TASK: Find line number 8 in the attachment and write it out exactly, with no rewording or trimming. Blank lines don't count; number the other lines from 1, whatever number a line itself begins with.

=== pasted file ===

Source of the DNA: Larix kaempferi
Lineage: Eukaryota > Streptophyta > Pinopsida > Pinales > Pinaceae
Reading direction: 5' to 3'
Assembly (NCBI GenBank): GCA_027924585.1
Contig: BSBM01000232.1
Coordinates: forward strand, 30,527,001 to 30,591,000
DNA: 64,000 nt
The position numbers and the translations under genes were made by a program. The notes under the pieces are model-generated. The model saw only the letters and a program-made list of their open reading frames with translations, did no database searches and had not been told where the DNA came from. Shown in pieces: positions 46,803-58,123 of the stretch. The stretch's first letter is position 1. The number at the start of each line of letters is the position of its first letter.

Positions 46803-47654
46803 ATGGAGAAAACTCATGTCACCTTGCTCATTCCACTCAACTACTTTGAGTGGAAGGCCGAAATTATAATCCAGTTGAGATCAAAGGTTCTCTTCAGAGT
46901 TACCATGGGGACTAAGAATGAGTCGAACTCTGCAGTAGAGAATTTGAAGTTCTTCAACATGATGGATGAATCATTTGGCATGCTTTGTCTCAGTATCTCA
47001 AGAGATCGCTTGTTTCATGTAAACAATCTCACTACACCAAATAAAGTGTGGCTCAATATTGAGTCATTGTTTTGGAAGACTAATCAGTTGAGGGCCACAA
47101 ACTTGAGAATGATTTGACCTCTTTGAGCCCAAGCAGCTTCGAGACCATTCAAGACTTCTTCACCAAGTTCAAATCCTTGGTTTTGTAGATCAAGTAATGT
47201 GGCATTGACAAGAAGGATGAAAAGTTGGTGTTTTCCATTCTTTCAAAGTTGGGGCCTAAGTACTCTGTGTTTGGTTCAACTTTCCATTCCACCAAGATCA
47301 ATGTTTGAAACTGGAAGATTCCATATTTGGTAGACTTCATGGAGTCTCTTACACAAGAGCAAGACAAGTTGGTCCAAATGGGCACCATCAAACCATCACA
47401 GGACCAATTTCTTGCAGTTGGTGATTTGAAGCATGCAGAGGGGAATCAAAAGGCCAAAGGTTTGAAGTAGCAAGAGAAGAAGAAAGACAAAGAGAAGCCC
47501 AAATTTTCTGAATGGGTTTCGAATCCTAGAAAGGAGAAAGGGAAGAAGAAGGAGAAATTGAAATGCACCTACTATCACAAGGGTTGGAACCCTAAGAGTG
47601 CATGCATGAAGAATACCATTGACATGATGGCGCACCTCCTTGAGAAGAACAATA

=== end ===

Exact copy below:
The position numbers and the translations under genes were made by a program. The notes under the pieces are model-generated. The model saw only the letters and a program-made list of their open reading frames with translations, did no database searches and had not been told where the DNA came from. Shown in pieces: positions 46,803-58,123 of the stretch. The stretch's first letter is position 1. The number at the start of each line of letters is the position of its first letter.